Now from the sixth hour there was darkness over all the land until the ninth hour. And about the ninth hour Jesus cried out with a loud voice, saying, “Eli, Eli, lema sabachthani?” that is, “My God, my God, why have you forsaken me?” And some of the bystanders, hearing it, said, “This man is calling Elijah.” And one of them at once ran and took a sponge, filled it with sour wine, and put it on a reed and gave it to him to drink. But the others said, “Wait, let us see whether Elijah will come to save him.” And Jesus cried out again with a loud voice and yielded up his spirit.
—Matthew 27:45–50 (emphasis added; cf. Mark 15:33–37)
According to the ESV Study Bible, “Jesus’s call to God in Aramaic (’Eli, ’Eli) sounds similar to the Hebrew name for Elijah (’Eliyahu), which the bystanders misunderstand as a summons to the prophet.” A minority opinion among scholars is that, instead, the bystanders deliberately twist Jesus’s words to further mock him. It was a common expectation of Jews during Jesus’s time that Elijah would return as a precursor to the great day of the Lord (see Mal. 4:5).
What Jesus was in fact citing was Psalm 22, a lament of David, which opens with this searing cry of dereliction: “My God, my God, why have you forsaken me?” A series of raw and wrenching poetic descriptions of suffering and pleas for deliverance, the psalm is nevertheless punctuated with reflections on God’s holiness, faithfulness, and care. Verse 22 (“I will tell of your name . . .”) marks a clear turn in which the speaker moves into a hope that is triumphant.
My God, my God, why have you forsaken me?
Why are you so far from saving me, from the words of my groaning?
O my God, I cry by day, but you do not answer,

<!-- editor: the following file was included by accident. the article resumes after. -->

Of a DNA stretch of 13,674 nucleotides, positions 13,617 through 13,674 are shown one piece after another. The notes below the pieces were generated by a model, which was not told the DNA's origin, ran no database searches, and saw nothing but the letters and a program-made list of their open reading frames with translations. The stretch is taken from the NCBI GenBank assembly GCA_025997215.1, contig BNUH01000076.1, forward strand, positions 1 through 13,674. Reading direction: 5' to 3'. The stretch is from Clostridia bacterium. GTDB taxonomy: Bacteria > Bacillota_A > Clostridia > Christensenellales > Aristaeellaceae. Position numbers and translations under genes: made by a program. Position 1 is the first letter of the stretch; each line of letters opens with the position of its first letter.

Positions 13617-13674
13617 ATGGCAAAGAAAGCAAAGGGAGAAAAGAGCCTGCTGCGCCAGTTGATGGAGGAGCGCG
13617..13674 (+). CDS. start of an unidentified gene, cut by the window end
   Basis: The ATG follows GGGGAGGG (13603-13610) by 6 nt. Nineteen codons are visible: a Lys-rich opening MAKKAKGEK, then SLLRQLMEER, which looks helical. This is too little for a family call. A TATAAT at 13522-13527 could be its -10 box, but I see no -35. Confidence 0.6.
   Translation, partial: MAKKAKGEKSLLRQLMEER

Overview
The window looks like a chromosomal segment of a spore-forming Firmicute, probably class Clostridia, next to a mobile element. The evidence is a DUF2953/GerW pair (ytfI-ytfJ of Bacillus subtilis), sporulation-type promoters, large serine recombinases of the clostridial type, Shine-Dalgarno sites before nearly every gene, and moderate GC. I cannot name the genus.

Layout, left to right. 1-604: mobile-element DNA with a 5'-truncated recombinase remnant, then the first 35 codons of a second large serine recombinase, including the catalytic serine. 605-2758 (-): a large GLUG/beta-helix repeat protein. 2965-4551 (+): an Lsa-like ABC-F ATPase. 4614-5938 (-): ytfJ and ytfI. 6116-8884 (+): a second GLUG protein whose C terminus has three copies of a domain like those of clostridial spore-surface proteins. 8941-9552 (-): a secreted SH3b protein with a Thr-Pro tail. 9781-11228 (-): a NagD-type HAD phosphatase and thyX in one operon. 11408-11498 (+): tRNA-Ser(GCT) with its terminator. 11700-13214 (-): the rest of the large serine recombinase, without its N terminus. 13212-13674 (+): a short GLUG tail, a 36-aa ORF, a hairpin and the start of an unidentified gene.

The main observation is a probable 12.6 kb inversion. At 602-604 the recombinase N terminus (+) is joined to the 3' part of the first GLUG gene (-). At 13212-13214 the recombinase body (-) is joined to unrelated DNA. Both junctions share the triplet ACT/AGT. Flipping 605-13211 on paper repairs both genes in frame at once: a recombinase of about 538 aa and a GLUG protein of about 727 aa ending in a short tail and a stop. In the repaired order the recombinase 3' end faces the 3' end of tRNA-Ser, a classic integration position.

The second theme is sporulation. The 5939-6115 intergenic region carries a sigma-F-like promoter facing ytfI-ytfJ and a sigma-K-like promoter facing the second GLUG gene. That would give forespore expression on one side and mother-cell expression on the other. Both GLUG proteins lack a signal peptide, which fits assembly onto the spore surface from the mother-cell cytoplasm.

and by night, but I find no rest.
Yet you are holy,
enthroned on the praises of Israel.
In you our fathers trusted;
they trusted, and you delivered them.
To you they cried and were rescued;
in you they trusted and were not put to shame.
But I am a worm and not a man,
scorned by mankind and despised by the people.
All who see me mock me;
they make mouths at me; they wag their heads;
“He trusts in the LORD; let him deliver him;
let him rescue him, for he delights in him!”
Yet you are he who took me from the womb;
you made me trust you at my mother’s breasts.
On you was I cast from my birth,
and from my mother’s womb you have been my God.
Be not far from me,
for trouble is near,
and there is none to help.
Many bulls encompass me;
strong bulls of Bashan surround me;
they open wide their mouths at me,
like a ravening and roaring lion.
I am poured out like water,
and all my bones are out of joint;
my heart is like wax;
it is melted within my breast;
my strength is dried up like a potsherd,
and my tongue sticks to my jaws;
you lay me in the dust of death.
For dogs encompass me;
a company of evildoers encircles me;
they have pierced my hands and feet—
I can count all my bones—
they stare and gloat over me;
they divide my garments among them,
and for my clothing they cast lots.
But you, O LORD, do not be far off!
O you my help, come quickly to my aid!
Deliver my soul from the sword,
my precious life from the power of the dog!
Save me from the mouth of the lion!
You have rescued me from the horns of the wild oxen!
I will tell of your name to my brothers;
in the midst of the congregation I will praise you:
You who fear the LORD, praise him!